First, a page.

Using the rising and falling actions of Chopping to enter into the attacker’s swing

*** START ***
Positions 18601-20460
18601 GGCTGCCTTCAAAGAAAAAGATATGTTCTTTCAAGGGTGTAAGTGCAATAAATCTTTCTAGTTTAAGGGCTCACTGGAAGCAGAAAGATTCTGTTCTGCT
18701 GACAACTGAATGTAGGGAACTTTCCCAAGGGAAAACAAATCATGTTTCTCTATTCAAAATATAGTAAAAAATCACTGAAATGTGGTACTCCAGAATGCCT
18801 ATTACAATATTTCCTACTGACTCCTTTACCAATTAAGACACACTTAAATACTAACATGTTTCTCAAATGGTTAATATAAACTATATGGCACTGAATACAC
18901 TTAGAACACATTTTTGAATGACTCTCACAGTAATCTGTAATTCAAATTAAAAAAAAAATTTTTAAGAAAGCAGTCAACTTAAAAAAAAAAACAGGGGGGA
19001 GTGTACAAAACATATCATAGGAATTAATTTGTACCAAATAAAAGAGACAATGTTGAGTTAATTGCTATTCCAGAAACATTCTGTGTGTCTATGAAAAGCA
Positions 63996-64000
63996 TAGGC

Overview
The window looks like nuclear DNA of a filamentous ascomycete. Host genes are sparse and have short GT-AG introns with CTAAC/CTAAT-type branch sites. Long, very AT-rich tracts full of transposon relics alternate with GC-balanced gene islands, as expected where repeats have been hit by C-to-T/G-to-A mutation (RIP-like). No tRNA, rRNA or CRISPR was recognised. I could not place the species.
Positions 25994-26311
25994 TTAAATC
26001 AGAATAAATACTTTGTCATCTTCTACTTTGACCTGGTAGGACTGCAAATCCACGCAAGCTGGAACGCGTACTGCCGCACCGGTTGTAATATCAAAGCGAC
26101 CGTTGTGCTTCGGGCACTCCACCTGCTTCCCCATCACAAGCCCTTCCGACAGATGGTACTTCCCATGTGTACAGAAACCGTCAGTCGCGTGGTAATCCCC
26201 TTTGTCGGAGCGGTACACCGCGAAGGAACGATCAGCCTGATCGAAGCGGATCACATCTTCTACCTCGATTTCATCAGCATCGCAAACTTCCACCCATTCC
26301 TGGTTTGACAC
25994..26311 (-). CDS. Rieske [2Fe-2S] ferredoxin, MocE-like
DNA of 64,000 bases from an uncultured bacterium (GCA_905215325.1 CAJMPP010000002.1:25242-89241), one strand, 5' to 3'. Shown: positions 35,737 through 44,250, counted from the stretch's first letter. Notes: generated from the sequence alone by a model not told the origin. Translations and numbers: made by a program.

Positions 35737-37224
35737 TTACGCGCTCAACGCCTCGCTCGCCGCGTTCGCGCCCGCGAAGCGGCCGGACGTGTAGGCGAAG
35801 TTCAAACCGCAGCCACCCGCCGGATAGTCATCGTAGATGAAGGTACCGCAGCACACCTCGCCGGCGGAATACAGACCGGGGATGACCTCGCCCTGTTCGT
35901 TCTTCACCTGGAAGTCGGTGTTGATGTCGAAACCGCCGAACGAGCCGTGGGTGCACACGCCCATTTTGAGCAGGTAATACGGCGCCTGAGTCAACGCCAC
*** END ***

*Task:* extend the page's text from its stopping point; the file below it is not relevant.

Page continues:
Once upon a time I was quite fearful of this type of attack with a bladed weapon as I had my throat slit as a teen. I did not understand how to defend against a horizontal attack to my throat. Retreating from such an attack will most likely have the defender in an off-balance position and still within range of the attack. Entering into the attack is much quicker because both fighters are attacking at the same time. Distance is covered much more quickly. You will also disrupt your attackers momentum and mind state by entering into their zone. Luckily Hsing I Chuan has Pi Chuan / Chopping Fist as one of the first methods that you learn. This action allows me to get behind the weapon as an attacker’s wrists will generally cross the centerline before the blade reaches my neck. When attacked I can enter into the space behind the blade and with a slight lifting action dramatically alter its trajectory. This is the art of entering. The only part of the blade that I actually fear is the edge and point . I may actually smack the blade from the side with a slight following force to knock it off course. Once you start looking at it differently it starts to get easier and easier to do until it just seems like it’s not a threat at all. It is simply a method for me to arm myself with my opponents weapon. Obviously this type of skill will work on a normal person or a basic infantryman from the past. A highly skilled swordsman will find another way but it is not likely that I will be attacked by a highly skilled swordsmen on my way to the theater.

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